Injury claims plummet from more than 20,000 to 8,000 and some lawyers have trouble finding work

Australian claims drop in wake of legal reforms: injury claims plummet from more than 20,000 to 8,000 and some lawyers have trouble finding work

John McDonald

As a result of the reforms, the total number of claims in the territory of New South Wales dropped, from a record 20,784 in 2001 to just under 8,000 last year. “Time will tell just how long it will last but it’s certainly encouraging,” says Dr. Mukesh Haikerwal, vice-president of the Australian Medical Association. In the state of Victoria, claims have also plummeted. Fergus Shiel reports in the Melbourne Age, that total claims there dropped from “hundreds of claims” two years ago to just 19 in the six months prior to April 29.

Many of the hardest-hit personal-injury lawyers work in rural areas. The New South Wales Law Society, for example, predicts that two in five suburban practices will close within the next year. The society also notes that much of the personal-injury cases throughout the country were handled by suburban firms prior to the enactment of the new laws. “Between limiting a person’s right to make a claim and preventing personal claims lawyers from advertising, [the reforms] have most definitely resulted in a significant loss of income for personal injury lawyers,” says Ben Cochrane, Legal and Policy Officer for the Australian Plaintiff Lawyers Association (APLA) in Sydney.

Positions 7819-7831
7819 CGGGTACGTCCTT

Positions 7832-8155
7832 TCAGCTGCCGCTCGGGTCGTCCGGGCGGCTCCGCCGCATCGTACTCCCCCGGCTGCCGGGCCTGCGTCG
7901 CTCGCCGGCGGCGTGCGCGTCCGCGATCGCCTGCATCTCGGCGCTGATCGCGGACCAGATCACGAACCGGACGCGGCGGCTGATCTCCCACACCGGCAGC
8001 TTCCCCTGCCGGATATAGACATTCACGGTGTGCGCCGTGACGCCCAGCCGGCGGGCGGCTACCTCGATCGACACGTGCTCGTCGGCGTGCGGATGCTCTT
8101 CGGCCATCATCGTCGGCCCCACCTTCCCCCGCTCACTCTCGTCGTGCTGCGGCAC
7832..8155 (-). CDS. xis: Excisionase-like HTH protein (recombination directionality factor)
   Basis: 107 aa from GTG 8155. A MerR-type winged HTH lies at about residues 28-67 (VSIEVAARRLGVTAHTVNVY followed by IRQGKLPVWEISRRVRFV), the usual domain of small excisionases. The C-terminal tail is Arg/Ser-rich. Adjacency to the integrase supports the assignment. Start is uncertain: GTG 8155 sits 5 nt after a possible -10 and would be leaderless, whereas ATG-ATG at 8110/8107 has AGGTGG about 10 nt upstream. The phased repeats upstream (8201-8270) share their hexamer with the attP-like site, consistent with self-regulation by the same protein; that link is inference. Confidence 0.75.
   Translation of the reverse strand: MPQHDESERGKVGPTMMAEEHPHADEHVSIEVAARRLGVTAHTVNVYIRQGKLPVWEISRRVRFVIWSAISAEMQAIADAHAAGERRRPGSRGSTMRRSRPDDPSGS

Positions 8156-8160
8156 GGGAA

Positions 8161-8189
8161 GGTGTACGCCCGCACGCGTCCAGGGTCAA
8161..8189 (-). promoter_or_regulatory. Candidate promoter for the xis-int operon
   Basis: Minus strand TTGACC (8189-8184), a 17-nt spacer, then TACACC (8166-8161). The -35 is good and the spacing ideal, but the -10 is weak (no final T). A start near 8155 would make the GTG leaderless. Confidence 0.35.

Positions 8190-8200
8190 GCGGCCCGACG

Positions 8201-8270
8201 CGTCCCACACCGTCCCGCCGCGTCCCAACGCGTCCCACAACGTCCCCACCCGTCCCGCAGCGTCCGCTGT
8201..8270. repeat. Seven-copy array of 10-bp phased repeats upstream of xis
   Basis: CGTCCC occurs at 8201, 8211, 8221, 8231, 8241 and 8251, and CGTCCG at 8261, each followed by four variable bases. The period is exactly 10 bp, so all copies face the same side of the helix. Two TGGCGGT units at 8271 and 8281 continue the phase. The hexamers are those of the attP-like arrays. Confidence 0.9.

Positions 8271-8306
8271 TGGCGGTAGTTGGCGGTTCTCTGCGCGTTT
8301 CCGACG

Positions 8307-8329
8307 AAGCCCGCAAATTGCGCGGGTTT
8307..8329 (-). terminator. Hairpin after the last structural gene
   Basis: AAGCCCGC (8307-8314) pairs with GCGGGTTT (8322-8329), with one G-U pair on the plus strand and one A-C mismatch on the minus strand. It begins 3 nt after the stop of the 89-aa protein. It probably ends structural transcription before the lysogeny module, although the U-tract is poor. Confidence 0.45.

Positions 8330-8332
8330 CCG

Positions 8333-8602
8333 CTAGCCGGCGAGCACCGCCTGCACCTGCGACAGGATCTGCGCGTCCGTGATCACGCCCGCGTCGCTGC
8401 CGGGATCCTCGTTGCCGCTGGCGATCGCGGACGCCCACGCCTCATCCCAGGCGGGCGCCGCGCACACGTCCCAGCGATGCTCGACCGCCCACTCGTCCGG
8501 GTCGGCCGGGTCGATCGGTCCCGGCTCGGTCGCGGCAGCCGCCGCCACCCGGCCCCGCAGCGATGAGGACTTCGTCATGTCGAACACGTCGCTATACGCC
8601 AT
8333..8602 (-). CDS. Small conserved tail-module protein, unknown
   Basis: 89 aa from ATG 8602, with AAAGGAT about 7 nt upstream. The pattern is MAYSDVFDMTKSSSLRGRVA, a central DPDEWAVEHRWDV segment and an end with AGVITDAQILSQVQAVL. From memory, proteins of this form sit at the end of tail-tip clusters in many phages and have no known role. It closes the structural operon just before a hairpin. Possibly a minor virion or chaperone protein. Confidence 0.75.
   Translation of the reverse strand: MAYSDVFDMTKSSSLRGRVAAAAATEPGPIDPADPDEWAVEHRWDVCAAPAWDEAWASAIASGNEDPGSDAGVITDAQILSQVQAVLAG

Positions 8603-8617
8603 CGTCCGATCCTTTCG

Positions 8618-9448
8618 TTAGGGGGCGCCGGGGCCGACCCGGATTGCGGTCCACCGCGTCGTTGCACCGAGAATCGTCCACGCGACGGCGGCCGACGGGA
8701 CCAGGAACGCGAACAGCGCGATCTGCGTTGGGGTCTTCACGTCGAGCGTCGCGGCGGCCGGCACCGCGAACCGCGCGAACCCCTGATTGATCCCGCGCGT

The reforms were undertaken in response to the demands of doctors and some members of the media alarmed at the rate of increase in premiums. The reform measures targeted three areas: liability claims, damages and a restructuring of overall claims procedures.

In addition to eliminating many of the delays involved in bringing on a civil case, Victoria’s Labor Party Government introduced a new series of conditions required before a plaintiff can sue. Based on guidelines by the American Medical Association, a system of impairment “thresholds” was introduced, in which medical experts assign percentile grades to specific injuries as a way of measuring an individual’s impairment level. Now, medical examiners must decide that a person has sustained injuries of at least 6 percent in eases of physical impairment and at least 9 percent in those of psychiatric claims before that person can file a claim. “The government’s aim was not so much to bring lawyers out of the equation, but to discourage minor, borderline claims and to bring far greater certainty to the law of negligence–for lawyers, the community and insurers “alike,” said Attorney General Bob Debus.

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